In 2019, teams were allowed to store up to 2 litres of fuel (2,000cc) between the Sentronics sensor and the injectors, leading to a fuel build up of when there is less demand for fuel from the engine. This extra fuel can then be used by the high pressure pump to feed the injectors when high fuel demand is required. This effectively allows teams to have a supply of 100 kg/hr from the low pressure pump on top of the fuel stored upstream of the sensor. For a visual explanation, Figure 2 loosely shows the schematics of the fuel system on an F1 car. Fuel can only leave the pink-dotted box at a rate of 100 kg/hr, but all of the fuel which is sitting in the black fuel lines (up to 2 litres) can be used at an unregulated rate, giving small amounts of extra fuel beyond regulation when required.
Circling back to Ferrari’s involvement, their custom designed and manufactured PU for the 2019 season seemed to be a cut above the rest. The fastest track (on average speed) of the 2019 season was Ferrari’s home race in Monza, Italy, in which driver Charles Leclerc achieved the fastest speed through the speedtrap (349.7 km/h), simultaneously topping the speed tables for the two following intermediate sections. This top speed was some 18 km/h faster than the slowest competitor. Leclerc went on to win the race from the two Mercedes cars which had long dominated the grid, and having won the previous race in Belgium at Spa-Francorchamps, accusatory fingers began to point at Ferrari and their engines.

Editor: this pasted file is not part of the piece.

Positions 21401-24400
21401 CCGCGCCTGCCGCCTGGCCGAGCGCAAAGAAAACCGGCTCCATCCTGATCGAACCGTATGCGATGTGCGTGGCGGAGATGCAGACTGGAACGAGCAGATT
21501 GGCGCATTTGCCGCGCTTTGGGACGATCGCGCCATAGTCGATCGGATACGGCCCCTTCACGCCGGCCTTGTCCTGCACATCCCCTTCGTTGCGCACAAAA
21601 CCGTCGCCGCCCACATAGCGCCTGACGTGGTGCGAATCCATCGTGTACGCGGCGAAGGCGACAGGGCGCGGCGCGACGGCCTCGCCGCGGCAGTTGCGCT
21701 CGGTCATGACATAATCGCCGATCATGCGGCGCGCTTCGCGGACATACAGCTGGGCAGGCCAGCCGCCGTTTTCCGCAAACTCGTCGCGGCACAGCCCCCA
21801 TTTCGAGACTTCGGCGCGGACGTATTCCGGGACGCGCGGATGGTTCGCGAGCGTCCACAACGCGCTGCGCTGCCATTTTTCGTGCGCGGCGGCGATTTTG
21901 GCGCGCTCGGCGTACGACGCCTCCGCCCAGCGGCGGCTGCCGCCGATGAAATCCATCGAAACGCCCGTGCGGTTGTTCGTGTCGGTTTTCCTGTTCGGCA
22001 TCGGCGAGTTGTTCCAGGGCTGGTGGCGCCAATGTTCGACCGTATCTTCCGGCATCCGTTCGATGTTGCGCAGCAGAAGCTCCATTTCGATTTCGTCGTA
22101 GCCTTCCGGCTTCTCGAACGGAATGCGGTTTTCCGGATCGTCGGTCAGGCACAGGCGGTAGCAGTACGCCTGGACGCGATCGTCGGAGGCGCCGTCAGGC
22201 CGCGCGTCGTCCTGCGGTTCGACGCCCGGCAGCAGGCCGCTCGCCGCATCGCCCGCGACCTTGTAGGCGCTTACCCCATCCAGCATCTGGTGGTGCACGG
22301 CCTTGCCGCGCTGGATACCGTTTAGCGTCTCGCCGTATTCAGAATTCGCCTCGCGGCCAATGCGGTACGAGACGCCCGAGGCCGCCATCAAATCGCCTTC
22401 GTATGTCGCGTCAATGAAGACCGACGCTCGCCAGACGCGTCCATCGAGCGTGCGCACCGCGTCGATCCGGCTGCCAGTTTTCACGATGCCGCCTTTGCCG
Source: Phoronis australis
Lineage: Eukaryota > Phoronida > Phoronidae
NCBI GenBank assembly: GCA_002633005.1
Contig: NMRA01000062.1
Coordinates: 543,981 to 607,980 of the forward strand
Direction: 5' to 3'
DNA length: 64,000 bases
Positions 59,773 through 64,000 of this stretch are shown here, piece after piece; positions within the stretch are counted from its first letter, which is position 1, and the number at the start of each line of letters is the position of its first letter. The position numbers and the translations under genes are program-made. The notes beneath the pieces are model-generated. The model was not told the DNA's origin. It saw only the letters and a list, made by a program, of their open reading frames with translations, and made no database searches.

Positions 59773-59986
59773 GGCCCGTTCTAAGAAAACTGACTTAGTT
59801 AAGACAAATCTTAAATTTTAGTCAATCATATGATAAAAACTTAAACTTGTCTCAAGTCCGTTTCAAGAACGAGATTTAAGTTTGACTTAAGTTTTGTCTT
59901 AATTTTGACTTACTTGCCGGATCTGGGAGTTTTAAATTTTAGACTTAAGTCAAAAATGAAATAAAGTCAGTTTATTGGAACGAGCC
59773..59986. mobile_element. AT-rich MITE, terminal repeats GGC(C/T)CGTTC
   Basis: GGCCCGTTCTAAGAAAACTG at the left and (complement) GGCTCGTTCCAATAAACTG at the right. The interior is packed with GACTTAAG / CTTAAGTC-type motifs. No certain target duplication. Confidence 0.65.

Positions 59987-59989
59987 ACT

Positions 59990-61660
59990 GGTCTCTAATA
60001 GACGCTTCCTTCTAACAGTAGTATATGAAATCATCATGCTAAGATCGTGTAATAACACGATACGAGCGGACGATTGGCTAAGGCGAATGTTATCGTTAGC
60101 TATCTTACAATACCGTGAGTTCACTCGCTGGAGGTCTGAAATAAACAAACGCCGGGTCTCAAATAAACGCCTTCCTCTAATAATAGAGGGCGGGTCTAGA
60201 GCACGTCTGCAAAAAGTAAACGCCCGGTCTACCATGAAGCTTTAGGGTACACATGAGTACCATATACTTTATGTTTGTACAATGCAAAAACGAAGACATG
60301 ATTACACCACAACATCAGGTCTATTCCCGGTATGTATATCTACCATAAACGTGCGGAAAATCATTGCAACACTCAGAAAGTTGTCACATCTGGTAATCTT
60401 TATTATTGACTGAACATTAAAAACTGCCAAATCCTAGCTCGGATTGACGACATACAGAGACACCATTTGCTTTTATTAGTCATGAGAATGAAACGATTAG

Later in the year at the US Grand Prix in Austin, Texas, the FIA gently reminded teams of Articles 5.10.3 and 5.10.5 in the technical regulation handbook, which detail the fuel flow regulations. Suddenly, the Ferrari engines took a significant dip in performance, with leading driver Leclerc finishing 4th and none of the other six Ferrari-powered cars finishing in the top 10. Eventually, a confidential settlement between Ferrari and the FIA was reached which remains a secret to this day, effectively circumventing allegations of cheating. This was followed by a formal change in FFM regulations in 2020, allowing the FIA alone to encrypt the Sentronics sensors and only 250cc of fuel to be stored upstream. This rendered both strategies for bypassing the regulations ineffective.
As long as the details of the settlement are not made public, we will never really know whether the regulations were breached or not. Nevertheless, this case offers an insight into the design philosophy in Formula 1; is real innovation the result of pushing regulatory boundaries, or is it the product of smarter design within the confines of such regulations?
‘43 trillion calculations’, ‘reaching over 2600 ℃’ - Mercedes AMG HPP, ‘Halfway to Impossible’ (https://www.mercedes-amg-hpp.com/formula-1-engine-facts/#)
‘Limited to 100 kg/hr’, (500 Bar) - Racecar Engineering, ‘Optimal Burn’, May 2020 (https://racecar-engineering.telegraph.co.uk/news/racecar-engineering-may-2020-issue-out-now/)
‘Figure 1’‘2.2 kHz’, ‘2,200 times per second’, ‘store up to 2 litres of fuel’ - Craig Scarborough, Motorsport Technology, March 2020 (https://motorsport.tech/formula-1/fuel-flow-gate-did-ferrari-attempt-to-trick-the-system-and-if-so-how-could-it-be-done)
‘Topping the speed tables’ - https://www.fia.com/sites/default/files/2019_14_ita_f1_q0_timing_qualifyingsessionmaximumspeeds_v01.pdf
‘Articles 5.10.3 and 5.10.5’ - https://www.motorsport.com/f1/news/analysis-fia-settlement-ferrari-engine/4703298/